They use and like the Quarkus development mode, also known as live coding, a lot. Before Quarkus, they used to use JRebel, for hot replacing but it was unreliable. According to Eero “Quarkus development mode has by far a better track record.” Now that they are writing new microservices, they have made it a best practice to use live coding. With Thorntail, there were manual steps to deploy changes to try them out whereas with Quarkus, the changes are automatically applied to the running process so that the developer can immediately test the application. This makes developers more productive in that they can verify and troubleshoot their code faster. Eero took it upon himself to deliver a small internal Quarkus workshop, which got developers very excited about this new and innovative technology, “people are looking forward to working with Quarkus”, mentioned Eero. Quarkus is getting developers excited and this has led to other developers across the organization to use Quarkus for their projects.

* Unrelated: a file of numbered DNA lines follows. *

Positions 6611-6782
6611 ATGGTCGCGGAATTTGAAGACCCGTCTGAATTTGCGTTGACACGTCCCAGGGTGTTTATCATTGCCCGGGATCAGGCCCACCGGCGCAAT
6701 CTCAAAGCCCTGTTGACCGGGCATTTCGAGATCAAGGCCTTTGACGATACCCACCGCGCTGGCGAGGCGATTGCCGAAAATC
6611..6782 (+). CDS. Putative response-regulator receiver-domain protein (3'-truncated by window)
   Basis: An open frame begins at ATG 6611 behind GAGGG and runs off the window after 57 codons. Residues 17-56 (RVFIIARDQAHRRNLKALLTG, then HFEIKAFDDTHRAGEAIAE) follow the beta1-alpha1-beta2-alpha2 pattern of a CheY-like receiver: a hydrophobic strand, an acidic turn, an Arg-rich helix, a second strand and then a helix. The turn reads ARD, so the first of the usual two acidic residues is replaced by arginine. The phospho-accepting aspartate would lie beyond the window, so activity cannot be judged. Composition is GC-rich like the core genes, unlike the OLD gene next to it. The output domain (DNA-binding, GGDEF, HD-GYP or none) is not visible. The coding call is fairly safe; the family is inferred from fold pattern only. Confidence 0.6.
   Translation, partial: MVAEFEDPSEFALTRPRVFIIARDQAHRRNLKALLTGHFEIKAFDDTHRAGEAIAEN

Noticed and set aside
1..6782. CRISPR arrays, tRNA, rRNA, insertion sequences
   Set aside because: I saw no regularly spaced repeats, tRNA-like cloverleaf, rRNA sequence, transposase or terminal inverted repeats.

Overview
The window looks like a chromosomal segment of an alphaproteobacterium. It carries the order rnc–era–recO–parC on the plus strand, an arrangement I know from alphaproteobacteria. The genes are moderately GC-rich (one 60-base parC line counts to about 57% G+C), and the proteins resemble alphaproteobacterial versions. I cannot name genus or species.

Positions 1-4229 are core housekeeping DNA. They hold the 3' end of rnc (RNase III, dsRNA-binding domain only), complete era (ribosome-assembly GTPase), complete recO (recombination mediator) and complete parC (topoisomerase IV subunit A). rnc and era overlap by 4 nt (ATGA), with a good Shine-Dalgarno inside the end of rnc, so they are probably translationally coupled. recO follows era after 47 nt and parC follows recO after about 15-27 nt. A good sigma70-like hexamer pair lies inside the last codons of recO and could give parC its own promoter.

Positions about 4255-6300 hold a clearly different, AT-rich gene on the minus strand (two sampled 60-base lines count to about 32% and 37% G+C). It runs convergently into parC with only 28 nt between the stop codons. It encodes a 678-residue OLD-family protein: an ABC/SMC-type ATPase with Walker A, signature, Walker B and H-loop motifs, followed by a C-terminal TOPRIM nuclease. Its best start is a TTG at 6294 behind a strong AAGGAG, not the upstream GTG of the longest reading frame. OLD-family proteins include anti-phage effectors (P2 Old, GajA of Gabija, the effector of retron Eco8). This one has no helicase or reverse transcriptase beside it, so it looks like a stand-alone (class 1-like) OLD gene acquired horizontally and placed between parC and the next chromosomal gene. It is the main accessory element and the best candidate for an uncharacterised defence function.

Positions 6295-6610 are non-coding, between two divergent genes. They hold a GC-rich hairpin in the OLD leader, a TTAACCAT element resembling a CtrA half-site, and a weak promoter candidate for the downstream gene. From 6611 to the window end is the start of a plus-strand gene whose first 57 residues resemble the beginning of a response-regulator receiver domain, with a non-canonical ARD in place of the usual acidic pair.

“Quarkus was very easy to pick up”, according to Eero. In his opinion, the Quarkus guides on https://quarkus.io/ are very good, thorough and comprehensive with great code examples. In addition, he found a very active community in Quarkus. When they ran into problems, they were able to search the internet for the error messages and easily found answers online. In addition, the Quarkus community and Quarkus engineers are very active even on external forums answering questions and helping folks inquiring for help.
Some pain points
As awesome as Quarkus is, this constantly evolving and innovative technology had some areas for improvement. For example, Eero mentioned that Java API for XML Web Services (JAX-WS) didn’t work on native mode. Also SSL, by default, is disabled but available for HTTP/S, which he needed to use and got it to work following the configuration instructions, which he found complex. In addition, he would like to see improvements in how reflection is currently configured, which was time-consuming to configure because he had to use a trial-and-error approach to get it to work. He’d like to see a way to make this reflection configuration process easier to carry out.